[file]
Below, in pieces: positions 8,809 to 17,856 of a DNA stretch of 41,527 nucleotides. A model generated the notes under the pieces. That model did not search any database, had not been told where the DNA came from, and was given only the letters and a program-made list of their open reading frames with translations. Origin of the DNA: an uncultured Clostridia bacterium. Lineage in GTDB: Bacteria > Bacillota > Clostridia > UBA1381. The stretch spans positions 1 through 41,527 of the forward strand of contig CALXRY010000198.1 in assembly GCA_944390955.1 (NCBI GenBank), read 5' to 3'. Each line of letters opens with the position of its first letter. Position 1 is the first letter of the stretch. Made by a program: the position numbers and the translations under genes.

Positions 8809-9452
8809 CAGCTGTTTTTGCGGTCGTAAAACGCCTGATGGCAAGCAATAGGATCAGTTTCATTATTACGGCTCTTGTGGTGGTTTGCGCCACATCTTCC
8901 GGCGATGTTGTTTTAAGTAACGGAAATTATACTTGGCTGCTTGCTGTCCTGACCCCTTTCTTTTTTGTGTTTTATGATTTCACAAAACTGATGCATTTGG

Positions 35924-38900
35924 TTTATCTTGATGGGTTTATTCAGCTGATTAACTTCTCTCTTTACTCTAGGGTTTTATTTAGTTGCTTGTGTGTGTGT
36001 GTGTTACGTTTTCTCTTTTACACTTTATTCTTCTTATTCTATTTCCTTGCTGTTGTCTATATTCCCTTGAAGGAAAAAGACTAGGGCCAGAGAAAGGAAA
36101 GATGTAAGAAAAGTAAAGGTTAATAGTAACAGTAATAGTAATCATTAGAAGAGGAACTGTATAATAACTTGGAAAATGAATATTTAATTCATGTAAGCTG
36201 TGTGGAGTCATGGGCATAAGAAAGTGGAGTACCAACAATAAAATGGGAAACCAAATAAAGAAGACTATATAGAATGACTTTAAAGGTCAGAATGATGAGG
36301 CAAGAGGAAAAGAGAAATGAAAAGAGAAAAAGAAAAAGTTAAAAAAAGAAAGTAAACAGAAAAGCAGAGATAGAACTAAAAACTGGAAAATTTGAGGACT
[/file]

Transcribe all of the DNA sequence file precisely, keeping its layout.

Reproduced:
Below, in pieces: positions 8,809 to 17,856 of a DNA stretch of 41,527 nucleotides. A model generated the notes under the pieces. That model did not search any database, had not been told where the DNA came from, and was given only the letters and a program-made list of their open reading frames with translations. Origin of the DNA: an uncultured Clostridia bacterium. Lineage in GTDB: Bacteria > Bacillota > Clostridia > UBA1381. The stretch spans positions 1 through 41,527 of the forward strand of contig CALXRY010000198.1 in assembly GCA_944390955.1 (NCBI GenBank), read 5' to 3'. Each line of letters opens with the position of its first letter. Position 1 is the first letter of the stretch. Made by a program: the position numbers and the translations under genes.

Positions 8809-9452
8809 CAGCTGTTTTTGCGGTCGTAAAACGCCTGATGGCAAGCAATAGGATCAGTTTCATTATTACGGCTCTTGTGGTGGTTTGCGCCACATCTTCC
8901 GGCGATGTTGTTTTAAGTAACGGAAATTATACTTGGCTGCTTGCTGTCCTGACCCCTTTCTTTTTTGTGTTTTATGATTTCACAAAACTGATGCATTTGG

Positions 35924-38900
35924 TTTATCTTGATGGGTTTATTCAGCTGATTAACTTCTCTCTTTACTCTAGGGTTTTATTTAGTTGCTTGTGTGTGTGT
36001 GTGTTACGTTTTCTCTTTTACACTTTATTCTTCTTATTCTATTTCCTTGCTGTTGTCTATATTCCCTTGAAGGAAAAAGACTAGGGCCAGAGAAAGGAAA
36101 GATGTAAGAAAAGTAAAGGTTAATAGTAACAGTAATAGTAATCATTAGAAGAGGAACTGTATAATAACTTGGAAAATGAATATTTAATTCATGTAAGCTG
36201 TGTGGAGTCATGGGCATAAGAAAGTGGAGTACCAACAATAAAATGGGAAACCAAATAAAGAAGACTATATAGAATGACTTTAAAGGTCAGAATGATGAGG
36301 CAAGAGGAAAAGAGAAATGAAAAGAGAAAAAGAAAAAGTTAAAAAAAGAAAGTAAACAGAAAAGCAGAGATAGAACTAAAAACTGGAAAATTTGAGGACT